It has been bizarre to hear the London Fire Brigade taking the brunt of the blame for the deaths of 72 people at Grenfell Tower. Its commissioner Dany Cotton certainly deserves condemnation for persisting in telling residents to stay put when it ought to have been clear early on that fire was engulfing the building and it needed to be evacuated. Her suggestion that she ‘wouldn’t change anything we did on the night’ — in spite of the role her advice played in boosting the death toll — compounds her errors. Yet by the time the fire service arrived, tragedy was already assured. To pin the blame on Ms Cotton, or anyone in the fire service, risks missing the moral of Grenfell.
The chief failings lie with those who allowed a 23-storey tower block to be clad in flammable material. We haven’t heard much about that side of the story this week because Sir Martin Moore-Bick’s report is, oddly, divided into two parts. Only the events of the night of the disaster are covered in the report so far published. We will have to wait years for the next instalment, which asks how the building became a death trap. The delay is all the more puzzling given that a lot of evidence on this matter has already been put to the inquiry.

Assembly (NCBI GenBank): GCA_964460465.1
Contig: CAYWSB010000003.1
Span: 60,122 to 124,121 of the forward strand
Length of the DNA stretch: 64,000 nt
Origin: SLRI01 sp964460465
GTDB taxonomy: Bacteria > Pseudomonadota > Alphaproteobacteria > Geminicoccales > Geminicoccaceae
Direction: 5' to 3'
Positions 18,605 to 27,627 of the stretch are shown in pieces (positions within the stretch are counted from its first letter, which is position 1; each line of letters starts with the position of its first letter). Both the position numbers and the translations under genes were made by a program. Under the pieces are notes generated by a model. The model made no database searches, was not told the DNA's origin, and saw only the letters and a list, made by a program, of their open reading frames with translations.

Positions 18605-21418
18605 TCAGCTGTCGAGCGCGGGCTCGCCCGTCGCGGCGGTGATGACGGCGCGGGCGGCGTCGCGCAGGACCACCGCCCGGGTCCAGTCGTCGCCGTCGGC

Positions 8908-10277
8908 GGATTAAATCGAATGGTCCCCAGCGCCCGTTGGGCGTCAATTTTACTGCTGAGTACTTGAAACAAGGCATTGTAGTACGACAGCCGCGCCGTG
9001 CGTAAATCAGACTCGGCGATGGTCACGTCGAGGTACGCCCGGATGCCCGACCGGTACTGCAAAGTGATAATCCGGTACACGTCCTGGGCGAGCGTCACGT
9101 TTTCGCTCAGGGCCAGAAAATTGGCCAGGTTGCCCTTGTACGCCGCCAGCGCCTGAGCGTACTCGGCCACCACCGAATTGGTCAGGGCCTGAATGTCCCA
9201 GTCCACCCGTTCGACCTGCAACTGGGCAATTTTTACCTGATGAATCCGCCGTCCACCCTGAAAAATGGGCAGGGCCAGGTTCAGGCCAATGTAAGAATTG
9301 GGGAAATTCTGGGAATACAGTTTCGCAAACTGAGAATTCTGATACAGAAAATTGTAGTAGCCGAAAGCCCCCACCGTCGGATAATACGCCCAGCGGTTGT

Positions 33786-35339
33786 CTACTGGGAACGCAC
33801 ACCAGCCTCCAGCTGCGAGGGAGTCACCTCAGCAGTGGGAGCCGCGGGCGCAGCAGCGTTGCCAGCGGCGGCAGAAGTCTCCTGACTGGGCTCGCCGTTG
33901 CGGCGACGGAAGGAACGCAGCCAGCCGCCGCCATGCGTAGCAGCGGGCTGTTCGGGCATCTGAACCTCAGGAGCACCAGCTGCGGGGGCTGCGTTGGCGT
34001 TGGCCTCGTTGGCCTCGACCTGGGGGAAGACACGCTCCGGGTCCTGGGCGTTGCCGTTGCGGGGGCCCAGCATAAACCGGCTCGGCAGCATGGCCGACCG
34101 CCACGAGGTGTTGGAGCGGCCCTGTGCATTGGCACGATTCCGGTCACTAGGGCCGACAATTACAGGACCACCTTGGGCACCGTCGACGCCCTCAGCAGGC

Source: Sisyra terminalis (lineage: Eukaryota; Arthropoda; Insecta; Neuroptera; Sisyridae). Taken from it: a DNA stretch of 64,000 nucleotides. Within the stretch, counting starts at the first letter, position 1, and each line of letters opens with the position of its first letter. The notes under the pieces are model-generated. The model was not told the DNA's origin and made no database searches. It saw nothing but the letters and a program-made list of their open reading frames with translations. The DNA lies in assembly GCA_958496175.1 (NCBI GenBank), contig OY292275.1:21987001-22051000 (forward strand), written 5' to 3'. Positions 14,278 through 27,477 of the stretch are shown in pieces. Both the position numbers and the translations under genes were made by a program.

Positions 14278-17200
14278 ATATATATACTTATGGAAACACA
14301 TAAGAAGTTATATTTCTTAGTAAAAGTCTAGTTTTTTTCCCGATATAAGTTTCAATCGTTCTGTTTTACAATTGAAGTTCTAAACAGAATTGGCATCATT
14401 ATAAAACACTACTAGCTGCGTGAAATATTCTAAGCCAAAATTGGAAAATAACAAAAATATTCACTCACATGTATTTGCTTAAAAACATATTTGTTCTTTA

The flames at Grenfell had not even been extinguished before the tragedy was being enlisted as a political weapon — the conceit was that deregulation caused the deaths, along with austerity, capitalism and contempt for the poor. In one especially fatuous contribution, the then Labour MP Chris Williamson declared, ‘It’s time we put neo-liberalism on trial for Grenfell.’
Yet the flammable cladding used at Grenfell had been installed in Labour council-owned blocks and also in private blocks with half-million-pound apartments. Far from being a victim of ‘austerity’, Grenfell had just been refurbished at a cost equating to more than £70,000 per flat, mostly public money. As for the charge of ‘neo-liberalism’, Grenfell Tower was managed not by a profit-driven corporation but by the Kensington and Chelsea Tenant Management Organisation — a not-for-profit body set up with the aim of making council tenants more involved in running their homes, and whose board was made up of eight residents, four councillors and three independent members. One former board member was the local Labour MP Emma Dent Coad.
The charge of deregulation has hardly been challenged either — and it needs to be. People died at Grenfell not because of insufficient volume of regulations but because of a toxic surfeit of bad ones. What was important got lost in a fog of petty rules that obscured the view of Kensington and Chelsea’s building control officers on their 16 visits to inspect the refurbishment works.
Building regulations have grown exponentially since the first national standards were introduced in 1965. The two volumes of the fire safety regulations alone run to 384 pages. Altogether, they run to thousands. To read them is to enter a bizarre world of bureaucratic exactness on the one hand and dangerous complacency on the other.